The rupee has appreciated to around 300 against the US dollar this week from around 330 level early in November. The local currency was at 365 rupees against the US dollar in early 2022. Depreciation causes capital loss for foreign investors. (Colombo/May 18/2024)

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Sri Lanka’s ‘Sancharaka Udawa’ tourist fair seeks to involve universities

ECONOMYNEXT – Sri Lanka’s ‘Sancharaka Udawa’ tourism fair kicked off this week to promote interaction between industry stakeholders and relevant Government bodies, including the Tourist Police, and also universities.

“Several universities, including Colombo, Uva Wellasa, Kelaniya, Sabaragamuwa and Rajarata were given free stalls to facilitate student interaction with industry professionals,” Chairman of the Sancharaka Udawa Organising Committee, Charith De De Alwis said in a statement.

The event takes place today (18) at the BMICH and houses stalls for hoteliers, tour and transport services, with a goal of attracting 10,000 visitors.

Organized by the Sri Lanka Association of Inbound Tour Operators (SLAITO) and the Sri Lanka Tourism Promotion Bureau (SLTPB), the 11th edition of Sancharaka Udawa offers a platform for both B2B and B2C sectors.

“Sancharaka Udawa houses over 170 exhibitors and a footfall of more than 10,000 visitors,” De Alwis said.

This year’s edition will include participants from outbound tourism sectors to facilitate capacity building. The event provides networking opportunities for industry newcomers and veterans.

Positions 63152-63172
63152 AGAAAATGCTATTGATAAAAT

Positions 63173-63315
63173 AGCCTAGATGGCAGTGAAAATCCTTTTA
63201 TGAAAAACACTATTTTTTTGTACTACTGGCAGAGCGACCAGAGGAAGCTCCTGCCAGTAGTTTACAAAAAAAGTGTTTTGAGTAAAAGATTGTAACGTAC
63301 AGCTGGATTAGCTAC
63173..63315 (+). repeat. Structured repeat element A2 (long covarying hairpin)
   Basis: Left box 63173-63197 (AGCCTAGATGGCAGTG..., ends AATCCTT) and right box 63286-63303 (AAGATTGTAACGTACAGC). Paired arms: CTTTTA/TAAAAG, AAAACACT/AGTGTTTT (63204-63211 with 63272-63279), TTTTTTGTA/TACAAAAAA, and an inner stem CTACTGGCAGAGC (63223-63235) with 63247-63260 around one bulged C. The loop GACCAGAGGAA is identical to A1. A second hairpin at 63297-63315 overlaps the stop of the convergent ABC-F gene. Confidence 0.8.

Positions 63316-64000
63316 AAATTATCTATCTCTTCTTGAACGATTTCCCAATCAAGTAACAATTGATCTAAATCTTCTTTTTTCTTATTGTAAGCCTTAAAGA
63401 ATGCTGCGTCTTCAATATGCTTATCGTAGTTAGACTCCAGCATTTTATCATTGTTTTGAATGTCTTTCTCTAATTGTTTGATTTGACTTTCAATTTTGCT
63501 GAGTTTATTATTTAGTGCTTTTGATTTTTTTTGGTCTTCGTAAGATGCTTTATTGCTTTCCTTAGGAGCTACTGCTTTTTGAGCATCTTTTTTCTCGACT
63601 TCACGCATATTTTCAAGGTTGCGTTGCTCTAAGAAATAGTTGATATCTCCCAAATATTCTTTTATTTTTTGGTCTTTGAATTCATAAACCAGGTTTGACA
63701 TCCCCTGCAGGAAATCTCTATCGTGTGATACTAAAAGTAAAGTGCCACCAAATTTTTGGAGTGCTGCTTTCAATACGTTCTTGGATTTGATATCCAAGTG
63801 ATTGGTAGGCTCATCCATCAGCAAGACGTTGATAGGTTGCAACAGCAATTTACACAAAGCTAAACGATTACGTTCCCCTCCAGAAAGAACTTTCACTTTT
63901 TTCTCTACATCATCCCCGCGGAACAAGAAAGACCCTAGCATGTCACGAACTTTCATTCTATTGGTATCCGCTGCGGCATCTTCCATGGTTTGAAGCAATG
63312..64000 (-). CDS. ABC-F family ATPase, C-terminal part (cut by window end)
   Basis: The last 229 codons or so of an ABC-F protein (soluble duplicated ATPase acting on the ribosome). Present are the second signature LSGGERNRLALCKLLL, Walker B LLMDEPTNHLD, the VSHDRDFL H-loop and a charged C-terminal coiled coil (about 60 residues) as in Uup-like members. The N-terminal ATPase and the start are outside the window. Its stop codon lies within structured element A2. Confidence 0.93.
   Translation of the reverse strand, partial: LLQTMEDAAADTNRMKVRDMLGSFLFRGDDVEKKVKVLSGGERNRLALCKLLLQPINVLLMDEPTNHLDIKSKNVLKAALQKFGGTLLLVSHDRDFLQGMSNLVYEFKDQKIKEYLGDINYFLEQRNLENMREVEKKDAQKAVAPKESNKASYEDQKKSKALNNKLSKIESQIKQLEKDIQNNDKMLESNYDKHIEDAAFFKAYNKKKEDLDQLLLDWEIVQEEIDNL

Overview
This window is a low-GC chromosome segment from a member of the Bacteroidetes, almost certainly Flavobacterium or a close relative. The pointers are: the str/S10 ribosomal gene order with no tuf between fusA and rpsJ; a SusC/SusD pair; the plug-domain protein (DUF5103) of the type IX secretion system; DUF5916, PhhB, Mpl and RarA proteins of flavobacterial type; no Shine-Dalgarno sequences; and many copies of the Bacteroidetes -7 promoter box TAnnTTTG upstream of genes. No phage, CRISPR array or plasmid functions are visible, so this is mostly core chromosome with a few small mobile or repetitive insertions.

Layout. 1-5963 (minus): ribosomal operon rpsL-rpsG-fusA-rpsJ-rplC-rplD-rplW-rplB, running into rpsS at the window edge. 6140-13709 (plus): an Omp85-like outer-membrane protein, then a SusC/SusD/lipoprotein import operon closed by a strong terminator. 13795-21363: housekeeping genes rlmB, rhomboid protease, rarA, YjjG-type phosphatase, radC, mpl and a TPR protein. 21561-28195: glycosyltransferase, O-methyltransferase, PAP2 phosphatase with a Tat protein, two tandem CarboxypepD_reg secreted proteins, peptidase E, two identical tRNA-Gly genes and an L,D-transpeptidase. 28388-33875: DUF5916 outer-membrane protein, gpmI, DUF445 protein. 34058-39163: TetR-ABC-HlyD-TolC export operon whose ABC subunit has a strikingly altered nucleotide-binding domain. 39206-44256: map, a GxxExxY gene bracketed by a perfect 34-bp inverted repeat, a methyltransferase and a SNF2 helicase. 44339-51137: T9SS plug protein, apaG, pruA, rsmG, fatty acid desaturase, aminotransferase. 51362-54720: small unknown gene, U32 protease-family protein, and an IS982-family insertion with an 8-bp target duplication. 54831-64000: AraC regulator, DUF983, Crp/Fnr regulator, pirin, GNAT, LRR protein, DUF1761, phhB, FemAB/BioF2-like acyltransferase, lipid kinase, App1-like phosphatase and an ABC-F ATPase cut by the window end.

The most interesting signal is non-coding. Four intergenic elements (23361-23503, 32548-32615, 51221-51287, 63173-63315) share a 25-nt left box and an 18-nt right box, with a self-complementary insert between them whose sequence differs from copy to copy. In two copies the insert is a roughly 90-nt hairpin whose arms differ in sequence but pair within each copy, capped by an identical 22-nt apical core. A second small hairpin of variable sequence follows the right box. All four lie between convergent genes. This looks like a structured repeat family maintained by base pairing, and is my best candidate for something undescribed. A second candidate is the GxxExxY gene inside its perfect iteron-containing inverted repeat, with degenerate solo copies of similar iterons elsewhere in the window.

“The networking platform offers opportunity for small and medium-sized service providers integrating them into the broader tourism landscape. The anticipated outcome is a substantial increase in bookings particularly for regional small-scale tourism service providers.” (Colombo/May18/2024)

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Sri Lanka’s CEB sells LTL shares to West Coast IPP for Rs26bn

ECONOMYNEXT – Sri Lanka’s state-run Ceylon Electricity Board has sold shares of an affiliate to West Coast Power Company Limited, an independent power producer giving profits of 25.9 billion rupees in the March 2024 quarter, interim accounts showed.

The sale has been carried out as a transfer.

“Twenty-eight percent (28-pct) of share ownership of CEB within LTL Holding’s equity capital has been transferred to West Coast Power Company Ltd for a total consideration of Rs 26 billion as part of a partial settlement of outstanding dues…” the March interim accounts said.

“This transaction resulted in a net gain of Rs25.9 billion rupees which has been recognized and reflected in the ‘Gain from Share Disposal’ in the individual financial statement in CEB.”

LTL Holdings is a former transformer making unit of the CEB set up with ABB where the foreign holding was sold to its management.

The firm has since set up several IPPs.

West Coast Power operates a 300MW combined cycle IPP in Kerawalapitiya promoted by LTL group liked firms in which both the Treasury and Employees Provident Fund also have shares.

Its operational and maintenance contract is with Lakdhanavi, another private IPP. The firm has been paying dividends.

The capital gain from the transfer of shares helped the CEB post profits to 84 billion rupees for the March 2024 quarter.

CEB reported gross profits of 62.7 billion rupees from energy sales and 30.6 billion rupees in other income and gains in the March 2024 quarter. Other income was only 3.1 billion rupees in last year. (Colombo/May18/2024)